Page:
Council Tuesday continued to cut the proposed tax hike in the 2018 municipal budget.

Saanich councillors sharpen knives for budget deliberations

Budget talks have cut Saanich’s proposed tax hike to 3.73 per cent.

The public first heard this figure Tuesday evening after Saanich’s council meeting as a committee-of-the-whole had approved three budget cutting measures. But councillors stressed the figure remains fluid.

“We still have a few balls in the air,” said Coun. Susan Brice in reference to ongoing efforts by the police board to find additional savings after council had questioned their provisional budget.

Saanich’s 2018 draft budget balances $288.3 million in revenues and transfers against $288.3 in expenditures, up almost $20 million from the previous year, and includes a 4.17 per increase in revenue from property taxes.

Council last year asked staff to present options for reducing the tax impact by between 1 and 1.5 per cent. Under the first option, council must find cuts or additional revenues worth about $1.15 million, $1.73 million under the second option.

Staff heading into the meeting presented councillors with options that would have yielded savings worth 1.96 per cent, if all were adopted.

Council Tuesday found, on balance, savings worth 0.44 per cent. This figure accounts for additional grants and improvements to Swan Lake Christmas Hill Nature Sanctuary.

The largest savings came from reducing the reserve for IT infrastructure improvements by $500,000 after staff had told councillors withholding this money would not have significant impacts.

Coun. Colin Plant said this reserve was a “reasonable place” to look for savings, while acknowledging IT improvements remain a continuous need.

Council also found $25,000 in savings by cutting paper agendas and $17,500 by not placing ads for upcoming meetings, a non-statutory requirement.

Additional savings might also become available as councillors asked staff to prepare reports into the effects of cutting contributions to a reserve fund for future capital projects.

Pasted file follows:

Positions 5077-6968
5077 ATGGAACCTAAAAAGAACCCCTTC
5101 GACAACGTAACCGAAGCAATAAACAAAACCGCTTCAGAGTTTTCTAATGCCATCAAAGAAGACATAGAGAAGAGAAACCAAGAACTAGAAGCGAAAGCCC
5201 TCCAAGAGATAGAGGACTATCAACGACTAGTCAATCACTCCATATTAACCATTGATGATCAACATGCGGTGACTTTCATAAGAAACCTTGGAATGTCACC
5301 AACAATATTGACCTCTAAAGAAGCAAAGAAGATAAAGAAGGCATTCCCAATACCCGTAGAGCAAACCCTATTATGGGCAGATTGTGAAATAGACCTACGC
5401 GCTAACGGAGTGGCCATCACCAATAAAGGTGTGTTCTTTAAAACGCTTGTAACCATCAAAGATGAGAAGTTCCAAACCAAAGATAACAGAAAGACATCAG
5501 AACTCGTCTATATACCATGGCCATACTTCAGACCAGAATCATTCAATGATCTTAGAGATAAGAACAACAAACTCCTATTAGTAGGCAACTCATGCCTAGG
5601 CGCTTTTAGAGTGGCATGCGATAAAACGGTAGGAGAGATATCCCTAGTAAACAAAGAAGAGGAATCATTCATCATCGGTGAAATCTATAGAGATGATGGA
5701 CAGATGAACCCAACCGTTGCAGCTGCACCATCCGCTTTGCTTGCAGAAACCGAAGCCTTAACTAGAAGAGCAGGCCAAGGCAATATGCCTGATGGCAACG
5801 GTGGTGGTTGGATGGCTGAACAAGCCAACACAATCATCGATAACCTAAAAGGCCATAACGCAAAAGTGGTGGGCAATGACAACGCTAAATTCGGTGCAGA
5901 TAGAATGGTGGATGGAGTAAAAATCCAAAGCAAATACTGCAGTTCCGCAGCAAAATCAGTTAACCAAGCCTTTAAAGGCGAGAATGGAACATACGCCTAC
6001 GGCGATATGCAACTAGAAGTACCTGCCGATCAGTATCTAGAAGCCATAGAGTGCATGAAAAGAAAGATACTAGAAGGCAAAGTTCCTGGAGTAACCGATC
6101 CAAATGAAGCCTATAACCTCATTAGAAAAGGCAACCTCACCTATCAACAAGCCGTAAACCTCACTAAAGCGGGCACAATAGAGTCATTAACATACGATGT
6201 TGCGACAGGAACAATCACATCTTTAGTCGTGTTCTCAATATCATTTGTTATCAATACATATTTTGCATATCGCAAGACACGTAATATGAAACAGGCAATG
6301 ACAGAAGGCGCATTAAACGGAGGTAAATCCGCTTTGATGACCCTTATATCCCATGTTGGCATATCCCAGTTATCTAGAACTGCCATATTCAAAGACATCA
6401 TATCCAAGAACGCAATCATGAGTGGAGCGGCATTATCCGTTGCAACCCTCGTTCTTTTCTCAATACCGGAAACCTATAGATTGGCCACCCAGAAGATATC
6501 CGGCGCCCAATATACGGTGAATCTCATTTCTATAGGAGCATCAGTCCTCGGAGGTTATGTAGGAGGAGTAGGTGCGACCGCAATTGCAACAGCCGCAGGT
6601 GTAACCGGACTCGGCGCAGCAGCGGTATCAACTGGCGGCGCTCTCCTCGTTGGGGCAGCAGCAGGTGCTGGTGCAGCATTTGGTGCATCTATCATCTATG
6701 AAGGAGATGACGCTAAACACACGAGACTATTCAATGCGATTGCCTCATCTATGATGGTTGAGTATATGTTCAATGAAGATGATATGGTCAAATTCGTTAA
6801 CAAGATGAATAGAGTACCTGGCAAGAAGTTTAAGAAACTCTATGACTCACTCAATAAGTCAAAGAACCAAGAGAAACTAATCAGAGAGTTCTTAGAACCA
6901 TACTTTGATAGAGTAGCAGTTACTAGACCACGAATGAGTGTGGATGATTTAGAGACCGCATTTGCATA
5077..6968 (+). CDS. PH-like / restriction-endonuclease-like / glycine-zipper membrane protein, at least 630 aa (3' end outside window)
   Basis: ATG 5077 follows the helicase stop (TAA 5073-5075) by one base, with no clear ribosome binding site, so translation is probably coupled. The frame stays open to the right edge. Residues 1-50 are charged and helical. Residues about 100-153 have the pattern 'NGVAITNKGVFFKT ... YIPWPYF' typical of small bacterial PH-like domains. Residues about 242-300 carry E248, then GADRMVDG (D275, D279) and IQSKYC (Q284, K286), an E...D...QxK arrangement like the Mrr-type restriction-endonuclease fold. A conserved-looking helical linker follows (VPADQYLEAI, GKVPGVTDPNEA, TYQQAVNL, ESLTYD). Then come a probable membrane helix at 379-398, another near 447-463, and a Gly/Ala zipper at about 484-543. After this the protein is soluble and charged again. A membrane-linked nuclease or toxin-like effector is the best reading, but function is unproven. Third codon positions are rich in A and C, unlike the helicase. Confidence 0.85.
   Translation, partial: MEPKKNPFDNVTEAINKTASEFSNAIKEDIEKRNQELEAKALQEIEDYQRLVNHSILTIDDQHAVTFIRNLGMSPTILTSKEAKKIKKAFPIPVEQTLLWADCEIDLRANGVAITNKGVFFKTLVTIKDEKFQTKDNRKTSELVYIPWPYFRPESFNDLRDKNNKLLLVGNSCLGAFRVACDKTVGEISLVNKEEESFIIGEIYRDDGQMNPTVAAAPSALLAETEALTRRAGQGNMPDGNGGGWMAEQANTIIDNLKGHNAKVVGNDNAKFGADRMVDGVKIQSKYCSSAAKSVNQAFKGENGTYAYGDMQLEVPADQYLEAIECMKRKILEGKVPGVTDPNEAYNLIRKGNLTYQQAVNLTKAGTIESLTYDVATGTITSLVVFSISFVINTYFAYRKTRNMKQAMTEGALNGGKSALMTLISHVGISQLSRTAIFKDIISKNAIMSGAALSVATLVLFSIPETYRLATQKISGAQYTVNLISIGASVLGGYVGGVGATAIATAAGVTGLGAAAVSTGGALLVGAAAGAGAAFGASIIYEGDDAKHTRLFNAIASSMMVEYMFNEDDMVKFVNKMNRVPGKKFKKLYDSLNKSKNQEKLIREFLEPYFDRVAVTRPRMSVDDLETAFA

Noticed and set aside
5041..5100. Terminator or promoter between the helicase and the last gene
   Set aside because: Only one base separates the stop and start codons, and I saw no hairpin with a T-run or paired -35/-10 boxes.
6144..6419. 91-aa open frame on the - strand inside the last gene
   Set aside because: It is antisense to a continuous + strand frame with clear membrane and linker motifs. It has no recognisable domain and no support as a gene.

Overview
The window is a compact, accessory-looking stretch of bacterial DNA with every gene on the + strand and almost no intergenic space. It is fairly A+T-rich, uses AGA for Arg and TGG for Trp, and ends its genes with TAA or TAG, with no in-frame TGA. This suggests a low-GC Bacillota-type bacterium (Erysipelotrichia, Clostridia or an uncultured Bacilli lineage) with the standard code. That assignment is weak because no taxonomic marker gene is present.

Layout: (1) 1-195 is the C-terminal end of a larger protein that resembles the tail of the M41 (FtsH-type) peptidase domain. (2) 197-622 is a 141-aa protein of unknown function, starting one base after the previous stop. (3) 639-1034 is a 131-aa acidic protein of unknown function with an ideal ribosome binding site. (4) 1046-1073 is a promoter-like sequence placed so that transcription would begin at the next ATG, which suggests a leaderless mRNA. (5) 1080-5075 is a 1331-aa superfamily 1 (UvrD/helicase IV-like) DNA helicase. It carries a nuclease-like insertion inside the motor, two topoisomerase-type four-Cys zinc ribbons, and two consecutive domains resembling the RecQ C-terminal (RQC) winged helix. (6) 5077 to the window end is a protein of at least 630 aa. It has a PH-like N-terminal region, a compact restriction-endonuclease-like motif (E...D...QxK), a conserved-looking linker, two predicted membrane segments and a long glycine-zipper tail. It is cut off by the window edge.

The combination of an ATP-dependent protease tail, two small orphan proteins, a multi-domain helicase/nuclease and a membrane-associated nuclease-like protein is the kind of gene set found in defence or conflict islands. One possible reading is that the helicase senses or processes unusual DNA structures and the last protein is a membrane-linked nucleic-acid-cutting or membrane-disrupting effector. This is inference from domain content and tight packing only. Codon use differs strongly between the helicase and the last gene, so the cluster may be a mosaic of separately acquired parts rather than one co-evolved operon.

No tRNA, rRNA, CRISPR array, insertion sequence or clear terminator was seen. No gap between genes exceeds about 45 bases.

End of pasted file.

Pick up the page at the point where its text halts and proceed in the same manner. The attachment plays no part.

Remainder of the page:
A 2017 report says Saanich’s parks and public works yard “warrents replacement” at an unknown but likely high cost, and staff warned delaying payments to the reserve undercuts the ability to help finance future capital works project without “significant tax increases.”

Councillors also asked staff to investigate the economic effects of changing the conditions of the senior discount for admission to recreation facilities. They currently give residents over the age of 60 years a 25 per cent discount. Staff are now looking into the effects of raising the eligibility age to 65. Plant stressed that this step is not about cutting the discount.

Councillors also approved raising their own salaries according to Saanich’s policy, which adjusts annual remunerations on the average of other B.C. municipalities of comparable size. Under the increase, the mayor’s salary increases by 1.76 per cent to $102,887.39. The pay for councillors rises by 1.7 per cent to $41,309,50. Mayor Richard Atwell, Coun. Karen Harper and Coun. Fred Haynes opposed the measure.

“As tempting as it is to say that we should freeze our own budgets, I’m thinking about people who come into this position after us,” said Plant. “I think it needs to be an incentivized system, where we don’t devalue our work.”

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